Chalk it up to another win for the Bad Boy Vettes C6-R team in Long Beach. This is the last GT1 ALMS race until further notice, as the two C6-R Corvettes were the only GT1 series cars entered at the Grand Prix anyway. It is a shame if you have never made an ALMS race, as these GT1 counterparts are the most aggressive sounding Corvettes you will ever hear. As we previously reported, this will be the end of a legacy that was the C6-R GT1 race car. They will now be moving to GT2 in which they will have a new car ready for the next race at Mid-Ohio. The GT1 cars will now head to Le Mans, luckily undamaged from the race.
Olivier Berretta became the qualifying driver and first in the #4 C6-R for the start of the race, and Oliver Gavin took the reigns for half the race. They finished first out of all the GT class cars and sixth overall with 1:41:57.648 on the clock. Their overall best lap was a 1:18.847, which is about 3 seconds off the P1 top average, not bad for a production-type car. This would mark the 32nd win for Gavin and 41st for Beretta, which is a series record.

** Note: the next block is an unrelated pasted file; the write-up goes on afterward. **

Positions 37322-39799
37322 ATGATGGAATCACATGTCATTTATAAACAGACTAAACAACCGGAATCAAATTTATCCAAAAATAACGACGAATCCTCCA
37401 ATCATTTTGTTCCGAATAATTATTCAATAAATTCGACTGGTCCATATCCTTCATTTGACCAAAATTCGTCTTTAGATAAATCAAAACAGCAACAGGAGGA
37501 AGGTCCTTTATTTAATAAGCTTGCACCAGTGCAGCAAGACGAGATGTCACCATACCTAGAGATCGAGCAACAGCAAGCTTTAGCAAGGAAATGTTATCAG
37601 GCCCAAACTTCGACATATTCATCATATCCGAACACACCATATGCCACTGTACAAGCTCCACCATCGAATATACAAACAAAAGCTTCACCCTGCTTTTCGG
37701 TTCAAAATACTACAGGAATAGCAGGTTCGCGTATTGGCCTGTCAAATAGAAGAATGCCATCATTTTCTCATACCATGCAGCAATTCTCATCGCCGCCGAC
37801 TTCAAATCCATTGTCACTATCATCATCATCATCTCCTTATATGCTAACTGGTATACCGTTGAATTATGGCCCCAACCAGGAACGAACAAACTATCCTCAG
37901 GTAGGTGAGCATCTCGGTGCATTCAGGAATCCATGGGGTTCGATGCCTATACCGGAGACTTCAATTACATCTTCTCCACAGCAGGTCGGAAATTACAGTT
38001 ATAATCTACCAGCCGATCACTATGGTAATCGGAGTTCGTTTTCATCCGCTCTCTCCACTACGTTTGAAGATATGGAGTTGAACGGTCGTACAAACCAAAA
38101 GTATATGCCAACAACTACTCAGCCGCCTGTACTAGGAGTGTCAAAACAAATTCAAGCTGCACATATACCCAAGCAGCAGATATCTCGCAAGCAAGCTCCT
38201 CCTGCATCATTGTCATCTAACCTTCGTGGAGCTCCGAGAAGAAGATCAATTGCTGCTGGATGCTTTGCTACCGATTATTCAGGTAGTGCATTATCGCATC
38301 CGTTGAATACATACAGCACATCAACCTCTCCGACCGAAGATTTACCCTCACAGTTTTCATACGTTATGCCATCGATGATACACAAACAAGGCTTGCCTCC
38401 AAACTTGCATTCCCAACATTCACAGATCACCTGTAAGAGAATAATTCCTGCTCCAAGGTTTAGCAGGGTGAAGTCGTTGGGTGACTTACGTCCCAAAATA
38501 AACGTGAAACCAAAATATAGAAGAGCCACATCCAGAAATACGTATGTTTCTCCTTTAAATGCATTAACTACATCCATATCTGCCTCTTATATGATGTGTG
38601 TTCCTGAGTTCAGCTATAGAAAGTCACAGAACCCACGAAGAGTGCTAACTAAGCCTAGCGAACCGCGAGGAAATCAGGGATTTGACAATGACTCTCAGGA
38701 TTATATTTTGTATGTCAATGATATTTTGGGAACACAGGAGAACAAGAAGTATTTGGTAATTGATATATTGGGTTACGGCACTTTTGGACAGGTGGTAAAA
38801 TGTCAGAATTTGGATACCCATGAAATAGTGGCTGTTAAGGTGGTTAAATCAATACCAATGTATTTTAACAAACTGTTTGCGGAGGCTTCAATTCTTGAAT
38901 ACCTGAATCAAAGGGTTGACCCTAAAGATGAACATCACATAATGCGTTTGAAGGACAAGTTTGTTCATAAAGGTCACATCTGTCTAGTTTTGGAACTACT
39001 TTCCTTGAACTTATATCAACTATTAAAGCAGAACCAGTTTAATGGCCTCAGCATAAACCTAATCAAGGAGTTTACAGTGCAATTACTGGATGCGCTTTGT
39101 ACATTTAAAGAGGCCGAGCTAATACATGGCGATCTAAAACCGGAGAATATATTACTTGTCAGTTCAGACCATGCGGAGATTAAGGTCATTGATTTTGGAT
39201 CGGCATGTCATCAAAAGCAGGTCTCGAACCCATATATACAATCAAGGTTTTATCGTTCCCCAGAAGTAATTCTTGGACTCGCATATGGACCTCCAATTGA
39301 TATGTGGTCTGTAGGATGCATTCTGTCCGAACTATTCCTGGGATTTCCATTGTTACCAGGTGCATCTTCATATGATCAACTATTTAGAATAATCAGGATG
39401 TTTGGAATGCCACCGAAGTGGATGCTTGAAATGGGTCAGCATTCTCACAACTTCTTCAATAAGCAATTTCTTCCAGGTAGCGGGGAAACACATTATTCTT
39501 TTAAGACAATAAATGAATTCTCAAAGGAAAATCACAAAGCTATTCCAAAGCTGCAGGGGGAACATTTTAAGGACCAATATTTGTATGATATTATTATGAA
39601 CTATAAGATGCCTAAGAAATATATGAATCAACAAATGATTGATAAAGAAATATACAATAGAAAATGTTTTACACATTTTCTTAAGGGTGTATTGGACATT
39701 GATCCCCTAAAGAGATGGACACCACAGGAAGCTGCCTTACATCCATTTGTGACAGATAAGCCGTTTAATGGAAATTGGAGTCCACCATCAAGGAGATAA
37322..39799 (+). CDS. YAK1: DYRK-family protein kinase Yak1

It wouldn’t be such a positive race for their team car #3 driven by Magnussen/O’Connell. After leading ahead of the #4 Corvette, they would fall to (what they thought was) transmission problems after 42 laps on the track, leaving them dead last and out of the race.
Gavin was quoted saying, “Today was bizarre. It was a strange race in the way it all played out. Olivier (Beretta) had a tough stint because he was on a soft tire, and it was clear he was going to have trouble with it after Johnny pitted early with a puncture. We went to a medium (compound) and I was reeling in the other car before they had a problem. It became a challenge getting through the GT2 cars and not getting in the way of the prototypes and their race.”
It will be interesting to see how they will adapt to the GT2 class as BMW, Porsche, and Ferrari have had cars in this class for sometime. I am sure with their talented driving skill and knowledge of the class that it won’t take long to come out on top.